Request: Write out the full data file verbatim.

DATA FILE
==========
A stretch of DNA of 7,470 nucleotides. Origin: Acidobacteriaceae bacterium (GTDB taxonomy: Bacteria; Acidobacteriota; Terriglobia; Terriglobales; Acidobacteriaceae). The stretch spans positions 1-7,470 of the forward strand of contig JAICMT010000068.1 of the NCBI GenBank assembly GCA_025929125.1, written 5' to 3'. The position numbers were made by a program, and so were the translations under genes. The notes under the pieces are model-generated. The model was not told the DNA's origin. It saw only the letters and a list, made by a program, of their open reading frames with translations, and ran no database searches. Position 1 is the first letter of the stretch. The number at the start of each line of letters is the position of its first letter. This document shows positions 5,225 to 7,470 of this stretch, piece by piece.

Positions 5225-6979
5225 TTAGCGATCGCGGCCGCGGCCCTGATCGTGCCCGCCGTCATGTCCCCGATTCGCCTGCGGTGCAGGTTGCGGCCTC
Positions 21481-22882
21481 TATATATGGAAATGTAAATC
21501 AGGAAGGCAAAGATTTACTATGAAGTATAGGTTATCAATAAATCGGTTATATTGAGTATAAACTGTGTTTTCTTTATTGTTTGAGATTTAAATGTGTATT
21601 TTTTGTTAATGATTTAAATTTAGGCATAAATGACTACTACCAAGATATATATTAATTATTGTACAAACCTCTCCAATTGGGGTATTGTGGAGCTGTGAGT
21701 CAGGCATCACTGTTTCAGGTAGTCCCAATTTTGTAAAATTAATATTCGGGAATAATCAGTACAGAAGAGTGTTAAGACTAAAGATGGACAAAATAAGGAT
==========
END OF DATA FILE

A stretch of DNA of 7,470 nucleotides. Origin: Acidobacteriaceae bacterium (GTDB taxonomy: Bacteria; Acidobacteriota; Terriglobia; Terriglobales; Acidobacteriaceae). The stretch spans positions 1-7,470 of the forward strand of contig JAICMT010000068.1 of the NCBI GenBank assembly GCA_025929125.1, written 5' to 3'. The position numbers were made by a program, and so were the translations under genes. The notes under the pieces are model-generated. The model was not told the DNA's origin. It saw only the letters and a list, made by a program, of their open reading frames with translations, and ran no database searches. Position 1 is the first letter of the stretch. The number at the start of each line of letters is the position of its first letter. This document shows positions 5,225 to 7,470 of this stretch, piece by piece.

Positions 5225-6979
5225 TTAGCGATCGCGGCCGCGGCCCTGATCGTGCCCGCCGTCATGTCCCCGATTCGCCTGCGGTGCAGGTTGCGGCCTC
Positions 21481-22882
21481 TATATATGGAAATGTAAATC
21501 AGGAAGGCAAAGATTTACTATGAAGTATAGGTTATCAATAAATCGGTTATATTGAGTATAAACTGTGTTTTCTTTATTGTTTGAGATTTAAATGTGTATT
21601 TTTTGTTAATGATTTAAATTTAGGCATAAATGACTACTACCAAGATATATATTAATTATTGTACAAACCTCTCCAATTGGGGTATTGTGGAGCTGTGAGT
21701 CAGGCATCACTGTTTCAGGTAGTCCCAATTTTGTAAAATTAATATTCGGGAATAATCAGTACAGAAGAGTGTTAAGACTAAAGATGGACAAAATAAGGAT